The Dormition of the Theotokos

“Come, all you ends of the earth, let us praise the blessed passing of the Mother of God. She delivers her sinless soul into the hands of her Son; through her holy Dormition, the world is given new life.” (Stichera at the Litija)

The feast of the birth of John the Baptist is sometimes called the summer Christmas, so also the Dormition (falling-asleep) of the Mother of God might be called the summer Pascha. In both these feasts the cosmic change accomplished by the mystery of the Incarnation of the Son of God is seen in the lives of human beings, for in Christ the order of mortality is overturned. In the mystery of Mary’s falling-asleep, we see our sinfulness is over-written by the sinless one, who in obedience turns over her “sinless soul” to the incarnate God.

The Gospel today is a story not about Mary, the Theotokos, but about Mary of Bethany, but the words addressed by God to her sister Martha become iconic for all human beings: “Mary has chosen the better part and it will not be taken from her. (Luke 10:42)” What has she chosen? To sit at the feet of our Lord, to put Jesus at the center of her life, and to listen to him. This is Mary’s eternal mission, as she tells the stewards at the wedding in Cana: “Do whatever he (Jesus, her Son) tells you. (John 2:5)” This is the mystery the ends of the earth celebrate today, for it has transformed the meaning of human life, and “through he holy Dormition, the world is given new life.”

Meditation by Archpriest David Petras

St Maximus the Confessor

August 13 is the feast-day of St. Maximus. Because it is also the leave-taking of the Feast of the Transfiguration of our Lord, the liturgical commemoration is transferred to Saturday. Today Maximus is considered one of the “pillars of Orthodoxy,” and Fr. John Meyendorff called him “the father of Byzantine theology.” His accomplishments are many – he was martyred because of his faithful defense of the incarnation of our Lord, that he was truly human in every way (except sin) and had a human will. He had to live many years in exile.

[Maximus] has become much more respected in recent years, I think, because his theology has much to say to the modern world. His theology of deification calls us to see the world as more than “materialism,” only what we can see or hear or touch. He teaches us that there is more to our existence, a spiritual dimension that surpasses bodily passions and concerns. Reading Maximus, however, can be very difficult. He was committed to Greek literary and rhetorical styles, appearing in long. convoluted sentences. He also used the vocabulary of Neo-Platonism, which few can understand today. Many of his works have been translated into English, and his best are the Four Centuries on Love, his Commentary on the Our Father and his work on the Liturgy, The Church’s Mystagogy. All are found in the Paulist Press series “The Classics of Western Spirituality,”: Maximus Confessor: Selected Writings,” translated by George Berthold.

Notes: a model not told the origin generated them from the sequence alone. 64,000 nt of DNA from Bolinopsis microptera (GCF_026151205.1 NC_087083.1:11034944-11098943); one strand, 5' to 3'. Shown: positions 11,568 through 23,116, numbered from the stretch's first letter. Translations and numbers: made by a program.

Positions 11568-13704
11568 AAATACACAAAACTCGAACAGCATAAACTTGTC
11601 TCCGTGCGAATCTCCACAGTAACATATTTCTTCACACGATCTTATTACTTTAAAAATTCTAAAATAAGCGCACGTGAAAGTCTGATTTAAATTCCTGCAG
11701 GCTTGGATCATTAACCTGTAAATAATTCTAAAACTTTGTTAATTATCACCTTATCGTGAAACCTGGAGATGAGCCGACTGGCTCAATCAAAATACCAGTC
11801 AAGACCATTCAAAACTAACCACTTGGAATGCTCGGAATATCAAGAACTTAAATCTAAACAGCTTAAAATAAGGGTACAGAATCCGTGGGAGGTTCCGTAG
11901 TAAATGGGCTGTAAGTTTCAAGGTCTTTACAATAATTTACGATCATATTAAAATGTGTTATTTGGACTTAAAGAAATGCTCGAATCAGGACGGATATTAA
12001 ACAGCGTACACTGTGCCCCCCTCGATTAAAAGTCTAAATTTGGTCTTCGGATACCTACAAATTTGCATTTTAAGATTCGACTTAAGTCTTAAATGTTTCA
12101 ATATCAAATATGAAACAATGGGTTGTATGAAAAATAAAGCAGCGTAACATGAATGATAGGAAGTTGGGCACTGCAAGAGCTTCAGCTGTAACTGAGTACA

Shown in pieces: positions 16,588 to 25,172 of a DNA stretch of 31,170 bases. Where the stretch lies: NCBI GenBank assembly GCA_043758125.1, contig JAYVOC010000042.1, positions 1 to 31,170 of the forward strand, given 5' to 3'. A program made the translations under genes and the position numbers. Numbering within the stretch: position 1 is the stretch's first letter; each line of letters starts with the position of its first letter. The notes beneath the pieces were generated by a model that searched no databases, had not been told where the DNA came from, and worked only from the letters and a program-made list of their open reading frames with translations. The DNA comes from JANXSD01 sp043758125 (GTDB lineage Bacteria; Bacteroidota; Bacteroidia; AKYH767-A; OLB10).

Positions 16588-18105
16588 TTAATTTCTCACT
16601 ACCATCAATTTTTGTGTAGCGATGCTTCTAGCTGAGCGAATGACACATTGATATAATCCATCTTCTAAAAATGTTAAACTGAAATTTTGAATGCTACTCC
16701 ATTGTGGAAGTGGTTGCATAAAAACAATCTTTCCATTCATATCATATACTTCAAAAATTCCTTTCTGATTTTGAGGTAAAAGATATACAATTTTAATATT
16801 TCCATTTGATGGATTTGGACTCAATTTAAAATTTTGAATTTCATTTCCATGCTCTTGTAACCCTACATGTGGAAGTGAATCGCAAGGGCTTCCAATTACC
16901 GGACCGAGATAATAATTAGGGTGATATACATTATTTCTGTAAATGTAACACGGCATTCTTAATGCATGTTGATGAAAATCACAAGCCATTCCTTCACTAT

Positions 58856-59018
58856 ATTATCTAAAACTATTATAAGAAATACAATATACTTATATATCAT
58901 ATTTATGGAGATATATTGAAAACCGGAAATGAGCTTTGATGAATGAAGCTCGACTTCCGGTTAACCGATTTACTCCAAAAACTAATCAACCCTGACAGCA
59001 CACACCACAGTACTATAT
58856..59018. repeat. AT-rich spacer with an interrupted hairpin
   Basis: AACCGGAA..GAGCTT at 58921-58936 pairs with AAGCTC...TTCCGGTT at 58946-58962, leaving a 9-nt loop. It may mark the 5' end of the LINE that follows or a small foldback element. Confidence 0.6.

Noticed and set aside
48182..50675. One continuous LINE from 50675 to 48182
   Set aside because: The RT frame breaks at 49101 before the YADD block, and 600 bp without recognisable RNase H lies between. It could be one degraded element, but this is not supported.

Today, we pray: “Taking its abode within your heart, the thrice-brilliant light made you a chosen vessel. It has revealed heavenly things in you, O blessed saint. You made deep and complicated ideas clear to us, and you preached the eternal Trinity to everyone, O Maximus.“ (Kontakion)

Meditation by Archpriest David Petras

Divine Liturgy for the coming week

Glory to Jesus Christ

Sunday, 8/13/17    10th Sunday after Pentecost —Venerable Father Maximus the Confessor
8:00 a.m.  For the people of the parish

Epistle: 1 Corinthians 4:9-16
Gospel: Matthew 17:14-23, Tone 1

Monday, 8/14/17   Transfer of the Precious Relics of Our Venerable Father Theodosius
8:00 a.m.   no special intention for the Divine Liturgy

Tuesday, 8/15/17    Dormition of the Mother of God – (Holy Day of obligation)
10:00 a.m.  Special Intention

Blessing of fragrant herbs and flowers

7:00 p.m.  For the people of the parish

Blessing of fragrant herbs and flowers

Wednesday, 8/16/17     Holy Martyr Diomedes
8:00 a.m.   no special intention for the Divine Liturgy

Thursday, 8/17/17    Holy Martyr Myron
8:00 a.m.   no special intention for the Divine Liturgy

Friday, 8/18/17    Holy Martyrs Florus and Laurus
8:00 a.m.   no special intention for the Divine Liturgy

Saturday, 8/19/17    Holy Martyr Andrew the General and companions
9:00 a.m.   no special intention for the Divine Liturgy

Sunday, 8/20/17    11th Sunday after Pentecost —Holy Prophet Samuel
9:00 a.m.  For the people of the parish
10:30 a.m.  God’s blessing & health for Anna Mazur requested by Stefania Sadiwsky

Epistle: 1 Corinthians 9:2:12
Gospel: Matthew 18:23-35, Tone 5

Parish announcements this week

Christ is in our midst!

1. VIGIL LIGHT: This week vigil light is offered to the honor of God in memory of Henriette Hartig who fell asleep in the Lord by Christopher Komondy